A large class of data questions can be modeled as identifying important slices of data driven by user defined metrics. This paper presents TRACE, a Time-Relational Approximate Cubing Engine that enables interactive analysis on such slices with a low upfront cost - both in space and computation. It does this by materializing the most important parts of the cube over time enabling interactive querying for a large class of analytical queries e.g. what part of my business has the highest revenue growth ([SubCategory=Sports Equipment, Gender=Female]), what slices are lagging in revenue per user ([State=CA, Age=20-30]). Many user defined metrics are supported including common aggregations such as SUM, COUNT, DISTINCT COUNT and more complex ones such as AVERAGE. We implemented and deployed TRACE for a variety of business use cases.
Machine learning (ML) techniques are enjoying rapidly increasing adoption. However, designing and implementing the systems that support ML models in real-world deployments remains a significant obstacle, in large part due to the radically different development and deployment profile of modern ML methods, and the range of practical concerns that come with broader adoption. We propose to foster a new systems machine learning research community at the intersection of the traditional systems and ML communities, focused on topics such as hardware systems for ML, software systems for ML, and ML optimized for metrics beyond predictive accuracy. To do this, we describe a new conference, SysML, that explicitly targets research at the intersection of systems and machine learning with a program committee split evenly between experts in systems and ML, and an explicit focus on topics at the intersection of the two.
TensorFlow Eager is a multi-stage, Python-embedded domain-specific language for hardware-accelerated machine learning, suitable for both interactive research and production. TensorFlow, which TensorFlow Eager extends, requires users to represent computations as dataflow graphs; this permits compiler optimizations and simplifies deployment but hinders rapid prototyping and run-time dynamism. TensorFlow Eager eliminates these usability costs without sacrificing the benefits furnished by graphs: It provides an imperative front-end to TensorFlow that executes operations immediately and a JIT tracer that translates Python functions composed of TensorFlow operations into executable dataflow graphs. TensorFlow Eager thus offers a multi-stage programming model that makes it easy to interpolate between imperative and staged execution in a single package.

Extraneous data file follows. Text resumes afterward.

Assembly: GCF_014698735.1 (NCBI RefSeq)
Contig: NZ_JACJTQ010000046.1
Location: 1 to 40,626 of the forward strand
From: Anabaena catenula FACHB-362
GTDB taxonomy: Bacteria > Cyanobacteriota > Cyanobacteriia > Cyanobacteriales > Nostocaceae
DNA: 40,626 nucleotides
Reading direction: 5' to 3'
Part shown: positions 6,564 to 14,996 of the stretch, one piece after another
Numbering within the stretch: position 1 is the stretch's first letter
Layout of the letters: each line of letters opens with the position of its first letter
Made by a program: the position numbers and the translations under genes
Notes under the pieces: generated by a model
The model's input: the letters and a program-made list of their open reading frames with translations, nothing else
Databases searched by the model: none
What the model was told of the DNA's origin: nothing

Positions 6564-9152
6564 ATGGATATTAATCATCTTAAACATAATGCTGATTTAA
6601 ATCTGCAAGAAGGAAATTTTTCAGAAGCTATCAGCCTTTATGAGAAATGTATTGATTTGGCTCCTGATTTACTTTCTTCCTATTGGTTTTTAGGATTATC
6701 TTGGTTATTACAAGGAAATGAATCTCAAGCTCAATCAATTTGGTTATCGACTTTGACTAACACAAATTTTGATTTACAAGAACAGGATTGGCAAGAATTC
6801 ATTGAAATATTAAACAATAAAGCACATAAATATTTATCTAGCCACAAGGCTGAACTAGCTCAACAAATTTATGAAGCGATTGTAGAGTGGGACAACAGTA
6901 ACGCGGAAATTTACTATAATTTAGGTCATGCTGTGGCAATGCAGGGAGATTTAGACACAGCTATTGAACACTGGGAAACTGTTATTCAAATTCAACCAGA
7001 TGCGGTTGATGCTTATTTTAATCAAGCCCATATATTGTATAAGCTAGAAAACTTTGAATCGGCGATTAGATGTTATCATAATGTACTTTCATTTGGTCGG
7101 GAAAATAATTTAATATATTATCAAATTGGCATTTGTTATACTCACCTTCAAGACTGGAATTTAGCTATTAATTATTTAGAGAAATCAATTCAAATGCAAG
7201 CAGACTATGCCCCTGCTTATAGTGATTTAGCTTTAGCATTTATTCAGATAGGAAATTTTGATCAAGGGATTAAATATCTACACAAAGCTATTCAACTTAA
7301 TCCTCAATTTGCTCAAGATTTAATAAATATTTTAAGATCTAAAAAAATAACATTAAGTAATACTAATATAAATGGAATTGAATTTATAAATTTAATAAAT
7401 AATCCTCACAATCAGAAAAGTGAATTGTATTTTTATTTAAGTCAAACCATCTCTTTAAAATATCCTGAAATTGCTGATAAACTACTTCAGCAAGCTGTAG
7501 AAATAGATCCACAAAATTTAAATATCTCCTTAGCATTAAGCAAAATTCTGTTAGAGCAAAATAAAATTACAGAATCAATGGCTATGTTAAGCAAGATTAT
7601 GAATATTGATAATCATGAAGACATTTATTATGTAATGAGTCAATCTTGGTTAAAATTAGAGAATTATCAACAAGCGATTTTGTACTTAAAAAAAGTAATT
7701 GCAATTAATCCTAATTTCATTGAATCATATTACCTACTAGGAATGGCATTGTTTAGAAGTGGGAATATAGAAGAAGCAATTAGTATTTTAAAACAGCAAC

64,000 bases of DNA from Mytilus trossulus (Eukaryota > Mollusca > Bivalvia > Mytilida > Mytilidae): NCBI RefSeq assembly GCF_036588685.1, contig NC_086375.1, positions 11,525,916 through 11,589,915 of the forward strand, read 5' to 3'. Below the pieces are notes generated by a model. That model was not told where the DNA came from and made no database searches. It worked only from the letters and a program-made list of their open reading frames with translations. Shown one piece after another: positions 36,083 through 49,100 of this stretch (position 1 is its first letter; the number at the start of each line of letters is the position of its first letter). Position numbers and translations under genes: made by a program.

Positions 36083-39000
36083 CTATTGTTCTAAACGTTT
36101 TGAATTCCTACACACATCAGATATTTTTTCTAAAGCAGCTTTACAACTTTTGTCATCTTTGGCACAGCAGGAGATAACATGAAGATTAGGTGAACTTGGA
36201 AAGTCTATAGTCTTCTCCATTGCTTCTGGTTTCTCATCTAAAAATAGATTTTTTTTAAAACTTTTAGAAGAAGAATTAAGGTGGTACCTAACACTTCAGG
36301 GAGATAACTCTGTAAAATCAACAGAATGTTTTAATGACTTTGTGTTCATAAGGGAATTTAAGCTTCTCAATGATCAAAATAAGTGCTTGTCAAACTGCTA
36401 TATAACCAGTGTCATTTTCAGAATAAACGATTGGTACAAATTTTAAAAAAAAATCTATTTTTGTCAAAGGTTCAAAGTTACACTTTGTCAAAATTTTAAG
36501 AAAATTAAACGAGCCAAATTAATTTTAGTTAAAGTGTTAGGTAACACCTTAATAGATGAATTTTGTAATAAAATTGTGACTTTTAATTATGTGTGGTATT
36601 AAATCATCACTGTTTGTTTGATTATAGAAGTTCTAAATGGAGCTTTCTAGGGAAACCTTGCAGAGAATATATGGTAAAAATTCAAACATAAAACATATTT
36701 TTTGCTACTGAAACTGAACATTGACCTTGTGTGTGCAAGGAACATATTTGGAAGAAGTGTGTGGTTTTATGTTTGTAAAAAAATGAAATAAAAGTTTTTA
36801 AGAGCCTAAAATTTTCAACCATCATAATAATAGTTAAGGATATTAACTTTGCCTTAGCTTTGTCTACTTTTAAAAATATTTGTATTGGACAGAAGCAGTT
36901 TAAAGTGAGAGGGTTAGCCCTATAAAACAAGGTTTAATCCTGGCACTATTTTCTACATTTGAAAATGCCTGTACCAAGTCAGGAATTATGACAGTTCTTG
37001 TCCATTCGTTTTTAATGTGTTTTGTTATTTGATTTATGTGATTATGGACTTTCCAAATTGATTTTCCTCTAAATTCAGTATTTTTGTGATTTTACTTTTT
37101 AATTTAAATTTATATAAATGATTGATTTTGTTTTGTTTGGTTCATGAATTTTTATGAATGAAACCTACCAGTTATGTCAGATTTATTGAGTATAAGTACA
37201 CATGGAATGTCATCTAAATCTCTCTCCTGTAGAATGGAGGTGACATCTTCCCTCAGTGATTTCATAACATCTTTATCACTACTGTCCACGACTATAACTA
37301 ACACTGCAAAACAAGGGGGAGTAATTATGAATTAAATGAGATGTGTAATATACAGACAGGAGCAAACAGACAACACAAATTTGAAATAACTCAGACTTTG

Many recent machine learning models rely on fine-grained dynamic control flow for training and inference. In particular, models based on recurrent neural networks and on reinforcement learning depend on recurrence relations, data-dependent conditional execution, and other features that call for dynamic control flow. These applications benefit from the ability to make rapid control-flow decisions across a set of computing devices in a distributed system. For performance, scalability, and expressiveness, a machine learning system must support dynamic control flow in distributed and heterogeneous environments. This paper presents a programming model for distributed machine learning that supports dynamic control flow. We describe the design of the programming model, and its implementation in TensorFlow, a distributed machine learning system. Our approach extends the use of dataflow graphs to represent machine learning models, offering several distinctive features. First, the branches of conditionals and bodies of loops can be partitioned across many machines to run on a set of heterogeneous devices, including CPUs, GPUs, and custom ASICs. Second, programs written in our model support automatic differentiation and distributed gradient computations, which are necessary for training machine learning models that use control flow. Third, our choice of non-strict semantics enables multiple loop iterations to execute in parallel across machines, and to overlap compute and I/O operations. We have done our work in the context of TensorFlow, and it has been used extensively in research and production. We evaluate it using several real-world applications, and demonstrate its performance and scalability.